The federal government gets a bad rap: it is constantly described as bloated and clunky, its workers as inefficient and ineffectual. Yet by and large, the men and women who make up the federal workforce rise above the criticism, put one foot in front of the other and do their job. Rarely is the work they do acknowledged, much less praised. But for the past 16 years, the Samuel J. Heyman Service to America Medals, or Sammies, have sought to change that by honoring federal employees who have an outsize impact on the country and the world. Below, the 2017 Sammie winners, chosen by the nonpartisan Partnership for Public Service.
1. Flora M. Jordan
MARINE CORPS SYSTEMS COMMAND
Body armor keeps American troops alive, but it's also a burden, weighing as much as 150 lb. After interviewing over 600 Marines and spending a week in the desert wearing their gear, Jordan and her team of engineers developed armor vests that are as much as 45% lighter than the current gear. The improved armor is being tested and could be purchased next year, alleviating Marines' stress and facilitating their mobility.
2. Rory A. Cooper
DEPARTMENT OF VETERANS AFFAIRS
The technologies Cooper and his team invented--they are credited with 25 patents--have made wheelchairs light and comfortable and motorized chairs easier to operate. They've added robotic arms to chairs so users can grasp objects and created tech that helps transfer people from a wheelchair to a bed. These advancements have meant that veterans can go back to work, attend school, participate in sports and, in some cases, return to active duty.
3. Timothy Camus
TREASURY INSPECTOR GENERAL FOR TAX ADMINISTRATION
It was a gutsy con: Americans were reporting that they'd received threatening phone calls "from the Internal Revenue Service" saying they had to pay back taxes or face arrest. Only it wasn't the IRS calling; it was a shadowy group making millions of fake calls that eventually took more than $50 million from elderly and immigrant taxpayers. Camus led a multiagency, public- and private-sector effort not only to stop the scammers but also to inform the public about the scheme. Some 61 people have been brought to justice both in the U.S. and in India, where the fraud originated.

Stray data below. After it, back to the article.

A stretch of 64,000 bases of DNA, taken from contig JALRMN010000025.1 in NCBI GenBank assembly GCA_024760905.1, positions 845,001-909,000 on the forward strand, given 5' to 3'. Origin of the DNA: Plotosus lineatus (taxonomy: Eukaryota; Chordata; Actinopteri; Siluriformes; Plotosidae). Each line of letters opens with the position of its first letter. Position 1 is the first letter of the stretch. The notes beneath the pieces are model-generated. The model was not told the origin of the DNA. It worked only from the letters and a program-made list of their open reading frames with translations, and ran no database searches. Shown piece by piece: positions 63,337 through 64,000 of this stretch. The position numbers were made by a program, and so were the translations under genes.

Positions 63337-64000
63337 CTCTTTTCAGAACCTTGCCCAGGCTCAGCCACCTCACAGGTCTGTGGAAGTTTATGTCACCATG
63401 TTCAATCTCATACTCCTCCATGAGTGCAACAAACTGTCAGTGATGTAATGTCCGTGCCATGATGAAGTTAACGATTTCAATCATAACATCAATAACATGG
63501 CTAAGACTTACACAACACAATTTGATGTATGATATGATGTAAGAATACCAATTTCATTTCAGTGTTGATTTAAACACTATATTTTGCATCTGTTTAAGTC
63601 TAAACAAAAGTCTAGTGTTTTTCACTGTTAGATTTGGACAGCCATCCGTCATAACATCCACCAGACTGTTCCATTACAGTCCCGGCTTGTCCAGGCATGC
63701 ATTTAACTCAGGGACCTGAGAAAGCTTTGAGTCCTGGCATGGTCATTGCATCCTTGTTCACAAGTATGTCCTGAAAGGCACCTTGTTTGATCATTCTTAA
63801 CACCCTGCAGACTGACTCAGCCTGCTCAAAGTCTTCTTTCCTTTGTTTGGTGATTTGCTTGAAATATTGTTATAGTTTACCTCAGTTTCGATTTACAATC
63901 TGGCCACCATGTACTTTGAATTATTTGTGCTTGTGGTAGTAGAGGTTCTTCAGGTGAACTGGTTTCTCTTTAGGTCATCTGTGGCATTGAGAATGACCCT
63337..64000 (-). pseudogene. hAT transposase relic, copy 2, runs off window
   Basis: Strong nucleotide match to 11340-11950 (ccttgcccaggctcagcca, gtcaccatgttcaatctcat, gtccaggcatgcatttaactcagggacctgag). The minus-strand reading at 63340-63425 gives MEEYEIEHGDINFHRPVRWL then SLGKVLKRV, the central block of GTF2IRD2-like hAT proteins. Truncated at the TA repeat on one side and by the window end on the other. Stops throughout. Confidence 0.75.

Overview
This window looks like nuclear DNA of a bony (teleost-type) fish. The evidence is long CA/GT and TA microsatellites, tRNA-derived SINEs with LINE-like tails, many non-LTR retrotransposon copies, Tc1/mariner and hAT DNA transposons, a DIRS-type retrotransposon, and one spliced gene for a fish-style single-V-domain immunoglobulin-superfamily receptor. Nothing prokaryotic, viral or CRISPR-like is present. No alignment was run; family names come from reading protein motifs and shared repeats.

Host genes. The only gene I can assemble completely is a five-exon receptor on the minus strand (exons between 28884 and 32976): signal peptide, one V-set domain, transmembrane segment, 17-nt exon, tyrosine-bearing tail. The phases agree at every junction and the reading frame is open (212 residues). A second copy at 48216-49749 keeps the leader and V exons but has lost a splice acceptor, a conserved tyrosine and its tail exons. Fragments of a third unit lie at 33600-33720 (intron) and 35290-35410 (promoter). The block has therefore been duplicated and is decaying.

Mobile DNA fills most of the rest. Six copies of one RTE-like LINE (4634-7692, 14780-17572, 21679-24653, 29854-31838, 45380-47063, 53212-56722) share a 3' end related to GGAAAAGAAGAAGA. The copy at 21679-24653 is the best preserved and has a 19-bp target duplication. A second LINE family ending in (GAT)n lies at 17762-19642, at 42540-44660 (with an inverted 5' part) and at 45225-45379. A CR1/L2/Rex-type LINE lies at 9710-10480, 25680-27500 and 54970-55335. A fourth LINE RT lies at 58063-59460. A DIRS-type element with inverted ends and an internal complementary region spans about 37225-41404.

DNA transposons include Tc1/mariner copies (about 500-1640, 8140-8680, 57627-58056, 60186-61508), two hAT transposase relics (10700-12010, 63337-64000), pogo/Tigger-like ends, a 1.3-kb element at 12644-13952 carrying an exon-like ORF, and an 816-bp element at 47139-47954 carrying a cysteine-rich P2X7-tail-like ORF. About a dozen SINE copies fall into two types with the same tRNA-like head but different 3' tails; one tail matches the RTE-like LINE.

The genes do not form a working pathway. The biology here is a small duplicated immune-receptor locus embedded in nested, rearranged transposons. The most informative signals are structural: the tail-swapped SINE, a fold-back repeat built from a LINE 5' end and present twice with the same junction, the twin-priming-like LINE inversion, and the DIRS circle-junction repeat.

4. Alex Mahoney
U.S. AGENCY FOR INTERNATIONAL DEVELOPMENT
Mahoney and USAID's Middle East Crisis Humanitarian Response Team have been on the front lines delivering aid to those whose lives have been upended by the Syrian civil war. Since 2011, more than 360 people have served on the team--either on the ground in the Middle East or in its headquarters in D.C. Through their work and with the help of the U.N. and nongovernmental organizations, some 7 million people displaced by the Syrian civil war and ISIS fighters in Iraq have received assistance, from food and clean water to shelter and health care.
5. Courtney Lias and Stayce Beck
FOOD AND DRUG ADMINISTRATION
Lias and Beck fast-tracked the regulatory approval for an artificial pancreas, an innovative medical device that has improved the lives of those living with Type 1 diabetes. The device automates the delivery of insulin to those living with diabetes and eases the burden of having to constantly monitor their blood-sugar levels. By streamlining the FDA review process, the two were able to help industry players see the federal government as an ally and not an enemy.
6. Dr. Tedd V. Ellerbrock
CENTERS FOR DISEASE CONTROL AND PREVENTION
Today more than 11 million people around the world have access to HIV/AIDS treatment, thanks in large part to Ellerbrock. When TIME spoke with him, he was in Zambia, just hours from presenting a plan to reach "epidemic control"--the point at which new HIV infections have fallen below the total number of HIV-related deaths--by December 2020. The changes he's seen in HIV/AIDS treatment have been nothing short of amazing, but he says letting up could mean future generations will be dealing with the same issues that he and other folks have worked to combat.
7. Phillip A. Brooks and Byron Bunker
ENVIRONMENTAL PROTECTION AGENCY
Joshua H. Van Eaton
DEPARTMENT OF JUSTICE
These three men led an investigation into the German automaker Volkswagen Group. Their work resulted in a groundbreaking penalty for the manufacturer, which had rigged emissions tests in order to sell vehicles that would have violated federal standards. The company ultimately agreed to fork over some $20 billion to settle civil and criminal lawsuits.